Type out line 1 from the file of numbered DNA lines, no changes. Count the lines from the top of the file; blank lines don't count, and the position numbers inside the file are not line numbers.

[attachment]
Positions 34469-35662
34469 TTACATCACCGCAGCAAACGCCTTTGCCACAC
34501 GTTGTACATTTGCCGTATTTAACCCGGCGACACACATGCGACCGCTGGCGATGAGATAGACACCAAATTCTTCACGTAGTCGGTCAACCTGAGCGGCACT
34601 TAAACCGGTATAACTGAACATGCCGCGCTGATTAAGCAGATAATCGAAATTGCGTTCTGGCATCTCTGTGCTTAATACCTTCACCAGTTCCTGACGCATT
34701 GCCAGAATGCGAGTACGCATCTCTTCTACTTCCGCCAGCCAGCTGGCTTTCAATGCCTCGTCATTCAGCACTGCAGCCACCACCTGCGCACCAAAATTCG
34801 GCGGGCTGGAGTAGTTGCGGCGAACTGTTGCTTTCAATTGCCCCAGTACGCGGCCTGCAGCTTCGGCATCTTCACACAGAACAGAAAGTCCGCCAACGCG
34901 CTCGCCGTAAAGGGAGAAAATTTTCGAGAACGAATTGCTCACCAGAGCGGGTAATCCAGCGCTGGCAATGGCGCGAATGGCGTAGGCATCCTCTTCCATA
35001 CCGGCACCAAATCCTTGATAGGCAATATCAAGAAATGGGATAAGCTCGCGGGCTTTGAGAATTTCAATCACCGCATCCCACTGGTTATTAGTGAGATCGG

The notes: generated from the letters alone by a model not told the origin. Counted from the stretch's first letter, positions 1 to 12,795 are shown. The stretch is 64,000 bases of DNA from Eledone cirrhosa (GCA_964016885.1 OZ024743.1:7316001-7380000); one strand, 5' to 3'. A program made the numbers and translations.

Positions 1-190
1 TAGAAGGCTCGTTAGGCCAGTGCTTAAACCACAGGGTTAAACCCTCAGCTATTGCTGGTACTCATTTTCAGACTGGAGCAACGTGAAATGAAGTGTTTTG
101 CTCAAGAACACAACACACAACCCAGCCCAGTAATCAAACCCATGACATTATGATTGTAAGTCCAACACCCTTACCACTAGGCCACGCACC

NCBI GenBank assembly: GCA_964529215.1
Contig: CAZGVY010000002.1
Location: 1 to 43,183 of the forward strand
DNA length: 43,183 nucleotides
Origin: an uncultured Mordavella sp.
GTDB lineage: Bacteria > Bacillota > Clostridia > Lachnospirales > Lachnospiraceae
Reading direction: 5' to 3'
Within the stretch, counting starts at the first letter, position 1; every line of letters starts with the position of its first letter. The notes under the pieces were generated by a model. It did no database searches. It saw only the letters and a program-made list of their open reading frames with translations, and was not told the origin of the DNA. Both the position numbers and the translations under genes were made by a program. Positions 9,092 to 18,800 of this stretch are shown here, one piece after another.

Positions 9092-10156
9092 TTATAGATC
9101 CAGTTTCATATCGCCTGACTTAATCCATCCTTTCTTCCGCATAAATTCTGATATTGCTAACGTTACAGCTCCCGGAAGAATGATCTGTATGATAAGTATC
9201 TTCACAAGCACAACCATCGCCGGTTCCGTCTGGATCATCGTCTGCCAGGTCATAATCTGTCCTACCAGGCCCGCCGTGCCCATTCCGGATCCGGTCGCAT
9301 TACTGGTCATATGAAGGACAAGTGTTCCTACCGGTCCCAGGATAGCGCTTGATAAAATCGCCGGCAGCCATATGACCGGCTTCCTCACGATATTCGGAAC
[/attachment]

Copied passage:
Positions 34469-35662